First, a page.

The OCC's licensing manual says that in considering an application from a state-licensed branch of a foreign-owned bank, it "draws heavily on information received from the office's current U.S. supervisor and other confidential and supervisory information available to the OCC."
MUFG notified the New York regulator on Oct. 31 that it had applied for an OCC license, according to the state regulator's letter. The next day, the OCC asked the state regulator for information about the New York branch within five business days, or by Nov. 7, the letter said.
The New York regulator asked for an extra week, citing in part the continuing examination, the letter said. On Nov. 7, the OCC approved the bank's application.
"Clearly, [the state regulator] was not given any reasonable opportunity to provide any input whatsoever," the letter says. "The precipitous nature of this approval...is without precedent and raises significant questions as to both the process and substance of the OCC's decision."
The OCC spokesman said the agency had "sufficient information" and noted that it already oversees MUFG Union Bank. "Such integrated supervision provides a more holistic view of the company."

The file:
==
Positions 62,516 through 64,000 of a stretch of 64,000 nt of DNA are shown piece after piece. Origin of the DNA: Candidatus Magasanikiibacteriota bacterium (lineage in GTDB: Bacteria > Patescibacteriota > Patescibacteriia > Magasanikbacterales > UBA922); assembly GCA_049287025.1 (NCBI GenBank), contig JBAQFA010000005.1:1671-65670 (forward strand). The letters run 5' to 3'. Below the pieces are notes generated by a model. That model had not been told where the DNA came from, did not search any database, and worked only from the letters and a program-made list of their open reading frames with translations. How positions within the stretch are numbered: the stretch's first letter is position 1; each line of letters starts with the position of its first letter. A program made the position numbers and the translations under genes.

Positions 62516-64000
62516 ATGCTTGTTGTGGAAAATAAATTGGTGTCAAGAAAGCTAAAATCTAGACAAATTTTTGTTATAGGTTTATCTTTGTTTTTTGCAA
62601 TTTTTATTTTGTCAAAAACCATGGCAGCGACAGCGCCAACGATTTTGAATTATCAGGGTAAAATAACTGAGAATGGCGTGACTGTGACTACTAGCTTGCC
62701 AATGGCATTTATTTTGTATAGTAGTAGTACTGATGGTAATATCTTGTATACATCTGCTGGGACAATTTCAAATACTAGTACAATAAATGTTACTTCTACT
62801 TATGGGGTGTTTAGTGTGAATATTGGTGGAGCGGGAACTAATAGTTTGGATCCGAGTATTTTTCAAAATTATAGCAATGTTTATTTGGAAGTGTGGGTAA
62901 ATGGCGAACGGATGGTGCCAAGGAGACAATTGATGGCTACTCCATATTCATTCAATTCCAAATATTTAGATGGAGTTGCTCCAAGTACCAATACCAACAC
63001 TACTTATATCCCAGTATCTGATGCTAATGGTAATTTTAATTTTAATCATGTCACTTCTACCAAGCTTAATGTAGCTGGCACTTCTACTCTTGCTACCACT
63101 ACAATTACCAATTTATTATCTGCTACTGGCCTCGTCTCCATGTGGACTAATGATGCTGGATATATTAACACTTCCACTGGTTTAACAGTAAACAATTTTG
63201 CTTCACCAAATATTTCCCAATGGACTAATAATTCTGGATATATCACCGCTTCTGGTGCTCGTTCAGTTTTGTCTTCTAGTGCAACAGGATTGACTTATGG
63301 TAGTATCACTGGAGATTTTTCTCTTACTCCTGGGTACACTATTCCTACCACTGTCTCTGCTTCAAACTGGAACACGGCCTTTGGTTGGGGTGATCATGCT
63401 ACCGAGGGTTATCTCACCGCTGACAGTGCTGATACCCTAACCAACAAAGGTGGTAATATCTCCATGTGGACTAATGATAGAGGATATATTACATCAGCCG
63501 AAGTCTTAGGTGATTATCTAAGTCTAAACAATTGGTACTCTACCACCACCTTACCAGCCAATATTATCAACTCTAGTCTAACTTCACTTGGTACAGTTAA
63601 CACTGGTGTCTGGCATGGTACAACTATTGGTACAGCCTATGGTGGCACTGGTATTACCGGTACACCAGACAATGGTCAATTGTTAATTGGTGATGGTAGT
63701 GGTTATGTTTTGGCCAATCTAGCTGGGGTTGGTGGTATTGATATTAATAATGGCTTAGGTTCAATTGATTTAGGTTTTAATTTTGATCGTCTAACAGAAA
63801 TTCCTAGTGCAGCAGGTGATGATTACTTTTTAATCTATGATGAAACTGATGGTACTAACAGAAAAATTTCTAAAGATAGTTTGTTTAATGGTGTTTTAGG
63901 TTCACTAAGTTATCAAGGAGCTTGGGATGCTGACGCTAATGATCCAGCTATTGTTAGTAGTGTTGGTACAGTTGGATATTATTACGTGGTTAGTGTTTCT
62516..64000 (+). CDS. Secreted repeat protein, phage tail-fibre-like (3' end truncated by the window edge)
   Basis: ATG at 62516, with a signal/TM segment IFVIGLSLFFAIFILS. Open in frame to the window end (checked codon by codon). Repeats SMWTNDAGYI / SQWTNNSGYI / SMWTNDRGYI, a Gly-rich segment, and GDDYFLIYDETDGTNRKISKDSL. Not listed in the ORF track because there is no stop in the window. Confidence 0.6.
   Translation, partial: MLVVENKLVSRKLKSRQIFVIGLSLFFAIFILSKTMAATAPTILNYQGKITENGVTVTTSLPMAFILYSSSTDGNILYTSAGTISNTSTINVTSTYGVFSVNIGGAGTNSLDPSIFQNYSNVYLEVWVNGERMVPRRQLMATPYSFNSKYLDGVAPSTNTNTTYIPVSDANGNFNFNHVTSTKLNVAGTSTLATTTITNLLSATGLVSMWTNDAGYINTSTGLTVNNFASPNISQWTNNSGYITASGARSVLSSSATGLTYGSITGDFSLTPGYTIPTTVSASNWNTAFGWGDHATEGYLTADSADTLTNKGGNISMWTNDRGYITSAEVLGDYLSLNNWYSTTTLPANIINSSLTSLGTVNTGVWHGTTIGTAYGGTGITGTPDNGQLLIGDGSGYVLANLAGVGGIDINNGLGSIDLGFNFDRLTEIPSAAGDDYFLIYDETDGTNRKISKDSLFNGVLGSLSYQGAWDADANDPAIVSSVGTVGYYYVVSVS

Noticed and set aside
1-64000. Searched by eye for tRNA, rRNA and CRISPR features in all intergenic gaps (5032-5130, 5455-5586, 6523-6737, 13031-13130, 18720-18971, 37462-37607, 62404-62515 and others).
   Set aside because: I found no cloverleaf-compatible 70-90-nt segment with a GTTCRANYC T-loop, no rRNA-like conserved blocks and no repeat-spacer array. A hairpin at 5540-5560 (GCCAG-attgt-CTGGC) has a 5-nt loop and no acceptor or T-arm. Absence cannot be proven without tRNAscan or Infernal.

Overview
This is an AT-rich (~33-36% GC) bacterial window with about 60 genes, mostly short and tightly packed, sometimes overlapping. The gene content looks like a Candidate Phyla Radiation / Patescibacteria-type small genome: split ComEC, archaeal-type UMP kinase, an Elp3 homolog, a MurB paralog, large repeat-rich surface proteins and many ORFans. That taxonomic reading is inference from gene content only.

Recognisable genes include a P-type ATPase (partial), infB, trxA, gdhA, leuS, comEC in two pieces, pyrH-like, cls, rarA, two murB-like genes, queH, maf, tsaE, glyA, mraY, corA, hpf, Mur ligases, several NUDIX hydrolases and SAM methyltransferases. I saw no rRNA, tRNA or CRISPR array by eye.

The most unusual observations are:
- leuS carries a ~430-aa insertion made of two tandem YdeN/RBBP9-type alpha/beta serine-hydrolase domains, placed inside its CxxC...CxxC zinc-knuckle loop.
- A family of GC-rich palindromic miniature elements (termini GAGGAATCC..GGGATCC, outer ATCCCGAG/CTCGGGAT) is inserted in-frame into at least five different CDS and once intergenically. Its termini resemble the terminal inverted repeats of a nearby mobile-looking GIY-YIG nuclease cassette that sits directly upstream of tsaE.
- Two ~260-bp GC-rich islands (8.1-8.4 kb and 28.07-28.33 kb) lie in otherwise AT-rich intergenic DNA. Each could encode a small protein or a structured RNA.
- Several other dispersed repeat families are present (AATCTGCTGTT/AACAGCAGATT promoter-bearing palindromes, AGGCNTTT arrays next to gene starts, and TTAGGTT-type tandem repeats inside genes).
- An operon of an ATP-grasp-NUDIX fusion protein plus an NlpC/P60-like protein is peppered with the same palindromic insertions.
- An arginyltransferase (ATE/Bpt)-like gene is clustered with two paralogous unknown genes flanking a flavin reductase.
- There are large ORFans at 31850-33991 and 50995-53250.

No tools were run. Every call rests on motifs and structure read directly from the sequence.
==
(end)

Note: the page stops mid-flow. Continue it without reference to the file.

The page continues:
The Nov. 13 letter details what the state regulator was preparing to tell the OCC: An independent monitor had reported the bank was "taking actions that are inconsistent with complying" with a consent order it had agreed to in 2014 related to hiding illicit transactions involving Iran and other countries, including "the termination of a competent and cooperative Chief Compliance Officer" in March and a "lack of transparency" with the monitor about transaction data problems.
The bank was about to have its supervisory rating downgraded, the letter says. That is a concern for any firm because it can be a precursor to regulatory punishment. The supervisors felt the bank hadn't resolved several issues identified in a 2016 exam, the letter said.
The monitor had also been investigating what the letter describes as a "'repeat transaction' program for certain high-risk clients in Chinese cities bordering North Korea" that "provides for not more but less scrutiny of these clients' transactions."
The monitor, hired by the state, was gathering information in the bank's Tokyo offices Nov. 8, the letter says. After the bank received its new license, it demanded the monitor exit the premises.
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November 16, 2017 02:47 ET (07:47 GMT)